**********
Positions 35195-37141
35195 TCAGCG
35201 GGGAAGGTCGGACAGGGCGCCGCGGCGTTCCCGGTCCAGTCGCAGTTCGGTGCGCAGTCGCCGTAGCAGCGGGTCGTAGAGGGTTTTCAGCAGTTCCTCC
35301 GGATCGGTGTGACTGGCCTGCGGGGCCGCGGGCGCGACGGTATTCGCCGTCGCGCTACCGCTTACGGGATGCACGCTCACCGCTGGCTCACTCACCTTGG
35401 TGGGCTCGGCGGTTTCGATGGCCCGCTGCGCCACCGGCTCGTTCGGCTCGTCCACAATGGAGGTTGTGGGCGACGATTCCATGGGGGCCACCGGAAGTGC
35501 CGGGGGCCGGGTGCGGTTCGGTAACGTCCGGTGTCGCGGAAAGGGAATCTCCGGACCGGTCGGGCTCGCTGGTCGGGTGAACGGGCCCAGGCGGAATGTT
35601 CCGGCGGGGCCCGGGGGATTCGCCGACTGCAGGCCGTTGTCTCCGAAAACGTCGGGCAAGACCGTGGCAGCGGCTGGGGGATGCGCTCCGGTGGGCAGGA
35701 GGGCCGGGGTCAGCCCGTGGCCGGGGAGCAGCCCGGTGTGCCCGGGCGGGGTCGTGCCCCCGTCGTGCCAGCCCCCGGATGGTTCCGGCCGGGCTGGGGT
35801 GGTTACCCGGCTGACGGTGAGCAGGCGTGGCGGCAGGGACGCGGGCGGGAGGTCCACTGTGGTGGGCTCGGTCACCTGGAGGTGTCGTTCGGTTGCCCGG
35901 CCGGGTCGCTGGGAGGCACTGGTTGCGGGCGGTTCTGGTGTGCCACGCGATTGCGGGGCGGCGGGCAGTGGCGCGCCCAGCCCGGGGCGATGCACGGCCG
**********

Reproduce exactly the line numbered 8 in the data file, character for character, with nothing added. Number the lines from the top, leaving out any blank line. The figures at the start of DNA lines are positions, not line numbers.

35701 GGGCCGGGGTCAGCCCGTGGCCGGGGAGCAGCCCGGTGTGCCCGGGCGGGGTCGTGCCCCCGTCGTGCCAGCCCCCGGATGGTTCCGGCCGGGCTGGGGT